Friday, May 28, 2010

An Interview with Terry VanDeWalle: Part 3

Six-lined racerunner Aspidoscelis sexlineata
Range: Prairie (A. s. viridis): IL, IN, IA, KS, MN, MO, NE, SD, WI; Six-lined (A. s. sexlineatus): IL, IN, MO
Size: 6–10.5 inches
Description: Long, slender lizard with olive to brown back and 6 (six-lined subspecies) or 7 (prairie
subspecies) white, light gray, yellow, or blue stripes that mostly extend to tail. Head and front part of body tinged with blue or green (bright green in prairie racerunner). Tail gray or brown, usually longer than body. Belly gray to pale blue in males and salmon-pink to white in females with 8 rows of large
rectangular scales. Young similar to adult but with light blue tails.
Habitat: Open areas with loose sandy soil such as sand or loess prairies, rocky hillsides, river floodplains
Similar species: Five-lined skink is shiny with belly scales similar to scales on back in size and shape.

What advice would you give to beginning naturalists?
In addition to getting a strong educational foundation at a college or university that specializes in natural sciences, I would say that it is equally important to spend time outside observing and learning to identify the plants and/or animals you are interested in. And you do not have to go very far away to do it. While it might be exciting to travel to far-off places and study exotic plants and animals, many of the great naturalists of the past have not traveled much farther than their own backyard. You can learn a lot by just watching the birds at your backyard feeder or the insects in your garden.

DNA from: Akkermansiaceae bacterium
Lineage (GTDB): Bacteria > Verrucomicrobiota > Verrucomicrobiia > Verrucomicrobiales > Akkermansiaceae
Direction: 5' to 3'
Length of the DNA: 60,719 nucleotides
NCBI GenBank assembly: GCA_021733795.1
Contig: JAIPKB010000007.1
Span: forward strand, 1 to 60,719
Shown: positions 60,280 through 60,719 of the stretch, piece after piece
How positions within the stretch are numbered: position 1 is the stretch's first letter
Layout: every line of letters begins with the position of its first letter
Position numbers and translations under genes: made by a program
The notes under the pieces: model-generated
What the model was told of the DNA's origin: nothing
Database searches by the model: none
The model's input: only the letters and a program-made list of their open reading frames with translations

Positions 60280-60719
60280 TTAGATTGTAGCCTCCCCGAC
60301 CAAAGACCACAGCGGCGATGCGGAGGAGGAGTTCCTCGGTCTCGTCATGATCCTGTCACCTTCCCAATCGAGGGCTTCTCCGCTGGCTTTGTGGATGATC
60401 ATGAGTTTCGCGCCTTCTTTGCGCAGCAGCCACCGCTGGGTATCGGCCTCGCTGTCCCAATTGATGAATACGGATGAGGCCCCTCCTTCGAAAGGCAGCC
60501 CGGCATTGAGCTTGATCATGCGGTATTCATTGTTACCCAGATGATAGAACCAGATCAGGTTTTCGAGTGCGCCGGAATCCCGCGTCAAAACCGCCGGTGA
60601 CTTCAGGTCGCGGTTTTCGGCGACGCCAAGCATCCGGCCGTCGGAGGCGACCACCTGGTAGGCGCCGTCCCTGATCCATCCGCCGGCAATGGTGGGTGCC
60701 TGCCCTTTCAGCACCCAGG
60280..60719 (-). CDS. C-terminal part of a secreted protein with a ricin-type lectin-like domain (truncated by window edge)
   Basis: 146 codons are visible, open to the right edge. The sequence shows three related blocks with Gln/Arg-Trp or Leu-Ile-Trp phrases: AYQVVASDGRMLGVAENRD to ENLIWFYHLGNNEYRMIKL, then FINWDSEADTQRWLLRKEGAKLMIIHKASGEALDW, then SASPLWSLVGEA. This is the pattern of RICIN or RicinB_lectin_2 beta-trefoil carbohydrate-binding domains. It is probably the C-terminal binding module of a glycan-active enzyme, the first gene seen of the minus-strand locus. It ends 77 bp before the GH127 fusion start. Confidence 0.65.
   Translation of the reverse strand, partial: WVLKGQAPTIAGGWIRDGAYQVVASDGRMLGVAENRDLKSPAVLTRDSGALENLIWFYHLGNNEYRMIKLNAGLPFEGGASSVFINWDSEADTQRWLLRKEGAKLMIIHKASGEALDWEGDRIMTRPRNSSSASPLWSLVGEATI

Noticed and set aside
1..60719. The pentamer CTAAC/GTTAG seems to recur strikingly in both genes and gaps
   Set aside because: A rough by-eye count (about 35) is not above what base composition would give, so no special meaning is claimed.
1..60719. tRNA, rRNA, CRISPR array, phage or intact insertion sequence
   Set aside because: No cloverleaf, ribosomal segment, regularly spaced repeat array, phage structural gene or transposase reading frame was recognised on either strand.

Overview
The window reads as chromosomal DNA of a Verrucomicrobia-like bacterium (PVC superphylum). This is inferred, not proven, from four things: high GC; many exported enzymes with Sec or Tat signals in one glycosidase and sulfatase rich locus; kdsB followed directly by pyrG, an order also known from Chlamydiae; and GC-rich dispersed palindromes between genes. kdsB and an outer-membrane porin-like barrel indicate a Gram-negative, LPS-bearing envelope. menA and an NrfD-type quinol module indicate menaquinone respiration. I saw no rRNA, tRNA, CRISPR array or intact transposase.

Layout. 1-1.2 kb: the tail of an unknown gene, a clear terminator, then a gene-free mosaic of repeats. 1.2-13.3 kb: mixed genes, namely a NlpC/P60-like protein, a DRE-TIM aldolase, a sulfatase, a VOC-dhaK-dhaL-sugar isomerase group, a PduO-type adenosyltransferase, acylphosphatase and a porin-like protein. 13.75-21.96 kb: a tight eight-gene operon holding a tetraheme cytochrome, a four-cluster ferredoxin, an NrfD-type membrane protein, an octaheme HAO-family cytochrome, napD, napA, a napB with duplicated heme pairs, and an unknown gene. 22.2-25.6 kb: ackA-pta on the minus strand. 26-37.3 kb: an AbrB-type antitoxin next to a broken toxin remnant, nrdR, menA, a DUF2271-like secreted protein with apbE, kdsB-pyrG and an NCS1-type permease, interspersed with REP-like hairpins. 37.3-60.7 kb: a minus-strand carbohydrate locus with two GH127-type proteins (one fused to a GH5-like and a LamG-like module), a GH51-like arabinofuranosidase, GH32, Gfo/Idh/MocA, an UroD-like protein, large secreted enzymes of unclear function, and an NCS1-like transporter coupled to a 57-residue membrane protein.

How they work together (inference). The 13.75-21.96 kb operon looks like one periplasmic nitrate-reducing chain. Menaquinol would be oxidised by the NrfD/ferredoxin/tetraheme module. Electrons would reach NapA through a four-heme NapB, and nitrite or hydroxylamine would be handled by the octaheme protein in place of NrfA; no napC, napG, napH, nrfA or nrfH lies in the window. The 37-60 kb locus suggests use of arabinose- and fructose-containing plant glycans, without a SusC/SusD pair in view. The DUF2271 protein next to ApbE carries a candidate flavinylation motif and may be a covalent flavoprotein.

What are your favorite natural areas in Iowa and the Midwest? What areas do you return to constantly?
Although many non-Iowans do not realize it, we have some wonderful natural areas in Iowa, including our state parks and state preserves. I enjoy the forests and limestone bluffs of northeast Iowa. For seeing the largest variety of reptiles and amphibians, southeast Iowa is the place to visit. The wetlands and Mississippi River backwaters in this part of the state are home to more different species of reptiles and amphibians than any other part of Iowa, which is why the Iowa Department of Natural Resources designated a portion of seven counties in southeast Iowa as an Amphibian and Reptile Conservation Area. For many years I have been spending a great deal of time along the Upper Wapsipinicon River in Bremer and Chickasaw counties.

Terry VanDeWalle, Snakes and Lizards in Your Pocket, with photographs by Suzanne L. Collins

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